Keeping Your Teen Driver Safe
Winter road conditions provide obvious hazards to an inexperienced teenage driver. Even experienced drivers find road peril in the Minnesota winters. Adverse road conditions can’t always be avoided and our children are driving themselves and other teen friends to school and after-school activities.
Motor vehicle crashes are the leading cause of death among 16 to 20 year olds, according to the National Center for Health Statistics. Every state has a graduated drivers license law that includes a three-phase program to help teens develop more mature driving attitudes and gain experience behind the wheel. While formal driver's training is instrumental in training a young driver behind the wheel, parental example and training is just as valuable.
Proper driving attitudes and experiences can help an inexperienced driver not only safely operate his or her vehicle but do so safely in winter road conditions that are less than ideal. Riding with a parent is where children see examples of driving conduct. They watch us and, invariably, mirror what we do. Think of that when you speed up to try to “catch the light” or when you check your text messages or phone while driving. Even worse, tailgating another driver and saying “let’s go” or “hurry up!” These are only a few examples. If the child learns from the parent that it’s okay to be in a hurry; to be distracted; and to even violate traffic laws; the child may do just that when it comes time to drive on his or her own.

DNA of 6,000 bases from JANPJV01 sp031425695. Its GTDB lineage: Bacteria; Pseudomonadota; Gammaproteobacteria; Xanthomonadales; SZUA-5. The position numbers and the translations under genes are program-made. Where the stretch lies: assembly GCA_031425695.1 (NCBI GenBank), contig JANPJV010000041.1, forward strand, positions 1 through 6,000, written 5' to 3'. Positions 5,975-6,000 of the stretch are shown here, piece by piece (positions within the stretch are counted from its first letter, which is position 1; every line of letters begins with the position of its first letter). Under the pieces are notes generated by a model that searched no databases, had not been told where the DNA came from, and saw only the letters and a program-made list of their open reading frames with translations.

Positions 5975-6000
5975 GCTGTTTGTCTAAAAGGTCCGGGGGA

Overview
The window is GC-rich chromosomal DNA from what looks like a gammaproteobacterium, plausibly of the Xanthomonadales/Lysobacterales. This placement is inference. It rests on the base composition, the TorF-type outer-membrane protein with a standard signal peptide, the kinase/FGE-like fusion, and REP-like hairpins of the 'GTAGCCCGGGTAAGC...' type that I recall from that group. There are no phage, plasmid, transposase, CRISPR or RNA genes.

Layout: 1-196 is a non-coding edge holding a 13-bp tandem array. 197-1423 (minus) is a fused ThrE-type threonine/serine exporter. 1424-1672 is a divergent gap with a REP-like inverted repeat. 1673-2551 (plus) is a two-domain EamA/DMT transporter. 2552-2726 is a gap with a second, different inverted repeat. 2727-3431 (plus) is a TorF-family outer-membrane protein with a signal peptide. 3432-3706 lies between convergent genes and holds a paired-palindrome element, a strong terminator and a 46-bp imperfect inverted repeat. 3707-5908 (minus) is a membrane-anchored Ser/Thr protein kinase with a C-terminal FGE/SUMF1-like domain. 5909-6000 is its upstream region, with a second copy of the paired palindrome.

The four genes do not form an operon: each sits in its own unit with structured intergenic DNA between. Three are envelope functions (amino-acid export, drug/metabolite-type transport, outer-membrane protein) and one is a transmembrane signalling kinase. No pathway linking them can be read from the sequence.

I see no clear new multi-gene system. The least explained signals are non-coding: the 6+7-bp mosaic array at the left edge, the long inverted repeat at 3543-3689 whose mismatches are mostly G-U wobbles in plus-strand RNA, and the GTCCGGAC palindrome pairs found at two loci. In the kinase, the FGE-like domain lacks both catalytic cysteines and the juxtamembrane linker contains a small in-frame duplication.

Setting proper examples while we drive our kids around is a great start to the driver training process. Combine the examples we set behind the wheel with a graduated drivers license program and plenty of behind the wheel time will ultimately increase the chances that our teen drivers will be safe drivers.